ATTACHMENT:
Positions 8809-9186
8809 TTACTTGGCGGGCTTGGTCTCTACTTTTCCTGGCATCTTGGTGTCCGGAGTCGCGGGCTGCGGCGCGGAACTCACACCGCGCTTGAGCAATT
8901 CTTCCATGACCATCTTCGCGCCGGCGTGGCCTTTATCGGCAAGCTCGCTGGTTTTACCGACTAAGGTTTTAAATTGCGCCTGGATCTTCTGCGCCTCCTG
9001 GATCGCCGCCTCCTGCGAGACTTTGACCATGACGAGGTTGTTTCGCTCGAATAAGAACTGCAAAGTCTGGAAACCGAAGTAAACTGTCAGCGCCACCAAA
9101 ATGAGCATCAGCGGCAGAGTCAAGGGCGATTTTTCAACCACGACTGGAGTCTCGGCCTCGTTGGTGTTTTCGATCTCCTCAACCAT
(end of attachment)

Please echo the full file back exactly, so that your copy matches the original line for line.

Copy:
Positions 8809-9186
8809 TTACTTGGCGGGCTTGGTCTCTACTTTTCCTGGCATCTTGGTGTCCGGAGTCGCGGGCTGCGGCGCGGAACTCACACCGCGCTTGAGCAATT
8901 CTTCCATGACCATCTTCGCGCCGGCGTGGCCTTTATCGGCAAGCTCGCTGGTTTTACCGACTAAGGTTTTAAATTGCGCCTGGATCTTCTGCGCCTCCTG
9001 GATCGCCGCCTCCTGCGAGACTTTGACCATGACGAGGTTGTTTCGCTCGAATAAGAACTGCAAAGTCTGGAAACCGAAGTAAACTGTCAGCGCCACCAAA
9101 ATGAGCATCAGCGGCAGAGTCAAGGGCGATTTTTCAACCACGACTGGAGTCTCGGCCTCGTTGGTGTTTTCGATCTCCTCAACCAT